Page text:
Reviewing your budget
Your pandemic budget might have looked different with increased grocery spending, streaming subscriptions and a lot of room left from things you weren’t able to do during this time. Now is the perfect time to revisit your budget or create one if you haven’t yet.
Think of the categories you’re most excited to spend in and determine how much of your paycheck you can allocate to them, as well as which other expenses you can cut. Then, make sure to stick to your new budget.
Sometimes, that will mean stopping yourself from buying another pair of jeans or saving up for bigger purchases. It doesn’t sound fun, but believe me, credit card debt is even less exciting. And if you really want that pair of jeans, you’ll probably still want it next month when you can fit it in your budget.
Saving for travel and big purchases
If you haven’t been saving money during the pandemic, it’s never too late to start. Whether you’re planning a vacation or considering a big purchase, it’s best to save up enough money first. That way, you won’t have to worry about getting into debt.
Saving can require some patience. But haven’t you waited enough being stuck at home for over a year? That’s an understandable sentiment, and you deserve to treat yourself. But the treat is that much sweeter when you don’t have to pay interest on it.
Picking the right credit card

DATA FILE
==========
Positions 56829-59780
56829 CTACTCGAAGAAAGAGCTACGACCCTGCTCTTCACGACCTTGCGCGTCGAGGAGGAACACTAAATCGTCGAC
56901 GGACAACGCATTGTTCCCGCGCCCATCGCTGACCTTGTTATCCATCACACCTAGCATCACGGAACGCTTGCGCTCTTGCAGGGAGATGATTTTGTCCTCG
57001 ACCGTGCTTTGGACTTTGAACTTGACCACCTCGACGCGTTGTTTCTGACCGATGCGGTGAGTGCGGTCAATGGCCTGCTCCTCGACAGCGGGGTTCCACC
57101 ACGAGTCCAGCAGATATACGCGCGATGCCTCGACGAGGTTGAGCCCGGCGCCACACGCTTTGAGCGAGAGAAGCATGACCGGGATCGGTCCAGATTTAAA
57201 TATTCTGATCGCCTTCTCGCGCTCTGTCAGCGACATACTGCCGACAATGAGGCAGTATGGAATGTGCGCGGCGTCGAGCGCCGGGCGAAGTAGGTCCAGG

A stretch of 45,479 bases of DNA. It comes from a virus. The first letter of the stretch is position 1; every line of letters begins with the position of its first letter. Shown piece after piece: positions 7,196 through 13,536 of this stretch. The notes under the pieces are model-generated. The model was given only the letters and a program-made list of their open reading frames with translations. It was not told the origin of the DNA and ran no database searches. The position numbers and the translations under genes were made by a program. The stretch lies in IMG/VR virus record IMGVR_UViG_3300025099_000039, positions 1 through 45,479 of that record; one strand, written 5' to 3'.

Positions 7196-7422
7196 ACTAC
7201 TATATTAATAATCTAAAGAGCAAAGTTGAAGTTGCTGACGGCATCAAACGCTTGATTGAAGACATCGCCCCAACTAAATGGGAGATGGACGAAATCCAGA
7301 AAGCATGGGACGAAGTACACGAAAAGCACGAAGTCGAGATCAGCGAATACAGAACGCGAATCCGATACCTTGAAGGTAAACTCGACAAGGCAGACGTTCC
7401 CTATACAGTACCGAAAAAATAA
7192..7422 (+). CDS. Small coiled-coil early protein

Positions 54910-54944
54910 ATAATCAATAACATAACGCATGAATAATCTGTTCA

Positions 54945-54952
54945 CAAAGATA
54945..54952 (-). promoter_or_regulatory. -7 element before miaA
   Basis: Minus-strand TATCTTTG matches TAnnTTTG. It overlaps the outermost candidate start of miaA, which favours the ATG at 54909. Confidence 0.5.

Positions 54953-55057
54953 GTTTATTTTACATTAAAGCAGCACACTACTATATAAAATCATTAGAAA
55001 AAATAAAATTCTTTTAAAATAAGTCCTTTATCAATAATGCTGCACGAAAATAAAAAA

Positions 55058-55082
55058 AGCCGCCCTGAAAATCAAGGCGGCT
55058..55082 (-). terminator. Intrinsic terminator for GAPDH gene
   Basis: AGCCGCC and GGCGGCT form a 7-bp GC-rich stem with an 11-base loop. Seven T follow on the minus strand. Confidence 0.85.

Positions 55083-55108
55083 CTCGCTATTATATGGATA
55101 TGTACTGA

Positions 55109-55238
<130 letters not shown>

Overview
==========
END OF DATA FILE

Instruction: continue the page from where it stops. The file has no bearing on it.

Yes, I’m suggesting you get a credit card, but hear me out. I’m not telling you to get it to put yourself in debt and lose money to interest.
What I’m saying is, credit cards can help fund your post-pandemic wants without making you worry about APR.
The first type of credit card I want to suggest are 0 percent APR credit cards. They offer a zero-interest promotional period (usually between 12 and 18 months), during which you can take your time paying off the balance without worrying about accruing interest. This is a good option for large purchases—just make sure you pay the card off in full before the promo period ends. Otherwise, you’ll be responsible for APR charges.
As for post-pandemic travel, a good travel credit card can be your best friend. A generous welcome bonus can pay for a big chunk of your vacation. For example, The Platinum Card® from American Express is currently offering a 100,000-point bonus for spending $6,000 in the first six months. That’s up to $1,000 when redeemed through American Express Travel, but you can stretch your points even further if you transfer them to one of Amex’s partners.
Or, if the $695 annual fee on the Amex Platinum seems too high, there’s even a more exciting welcome offer from Chase. The Chase Sapphire Preferred® Card is currently offering a jaw-dropping 100,000-point bonus worth $1,250 toward travel through Chase Ultimate Rewards. The spend requirement is $4,000 in the first three months, and the card has a much more reasonable annual fee of $95.
The bottom line
Many young people are ready to experience the post-pandemic world and aren’t afraid to get into credit card debt if that’s what it takes.
Returning to normalcy, however, doesn’t have to hurt your finances.
Be strategic about your discretionary spending. Make room for it in your budget, save as much as you can for big purchases and take advantage of credit cards that can help you save and avoid interest.